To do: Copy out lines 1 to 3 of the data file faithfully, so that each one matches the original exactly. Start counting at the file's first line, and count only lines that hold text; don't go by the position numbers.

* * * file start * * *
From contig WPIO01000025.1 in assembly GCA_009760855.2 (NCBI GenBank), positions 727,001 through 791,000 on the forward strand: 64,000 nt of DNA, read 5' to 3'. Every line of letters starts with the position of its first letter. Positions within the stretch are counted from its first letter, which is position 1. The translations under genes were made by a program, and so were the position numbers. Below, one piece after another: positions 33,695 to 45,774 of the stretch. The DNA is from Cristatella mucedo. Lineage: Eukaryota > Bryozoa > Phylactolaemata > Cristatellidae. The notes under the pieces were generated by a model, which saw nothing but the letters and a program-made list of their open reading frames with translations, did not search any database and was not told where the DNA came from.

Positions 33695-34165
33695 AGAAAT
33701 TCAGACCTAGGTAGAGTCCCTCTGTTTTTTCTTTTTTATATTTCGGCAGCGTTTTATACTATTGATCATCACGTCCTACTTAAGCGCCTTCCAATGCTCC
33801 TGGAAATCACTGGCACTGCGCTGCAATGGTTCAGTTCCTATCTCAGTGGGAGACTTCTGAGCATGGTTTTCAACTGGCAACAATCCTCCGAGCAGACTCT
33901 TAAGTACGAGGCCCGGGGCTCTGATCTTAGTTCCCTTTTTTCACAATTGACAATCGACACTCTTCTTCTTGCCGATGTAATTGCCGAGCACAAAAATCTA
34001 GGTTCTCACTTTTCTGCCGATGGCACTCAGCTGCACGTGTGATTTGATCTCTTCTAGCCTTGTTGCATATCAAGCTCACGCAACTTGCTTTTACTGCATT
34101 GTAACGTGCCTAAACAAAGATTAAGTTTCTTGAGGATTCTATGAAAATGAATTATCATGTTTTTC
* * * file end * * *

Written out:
From contig WPIO01000025.1 in assembly GCA_009760855.2 (NCBI GenBank), positions 727,001 through 791,000 on the forward strand: 64,000 nt of DNA, read 5' to 3'. Every line of letters starts with the position of its first letter. Positions within the stretch are counted from its first letter, which is position 1. The translations under genes were made by a program, and so were the position numbers. Below, one piece after another: positions 33,695 to 45,774 of the stretch. The DNA is from Cristatella mucedo. Lineage: Eukaryota > Bryozoa > Phylactolaemata > Cristatellidae. The notes under the pieces were generated by a model, which saw nothing but the letters and a program-made list of their open reading frames with translations, did not search any database and was not told where the DNA came from.

Positions 33695-34165
33695 AGAAAT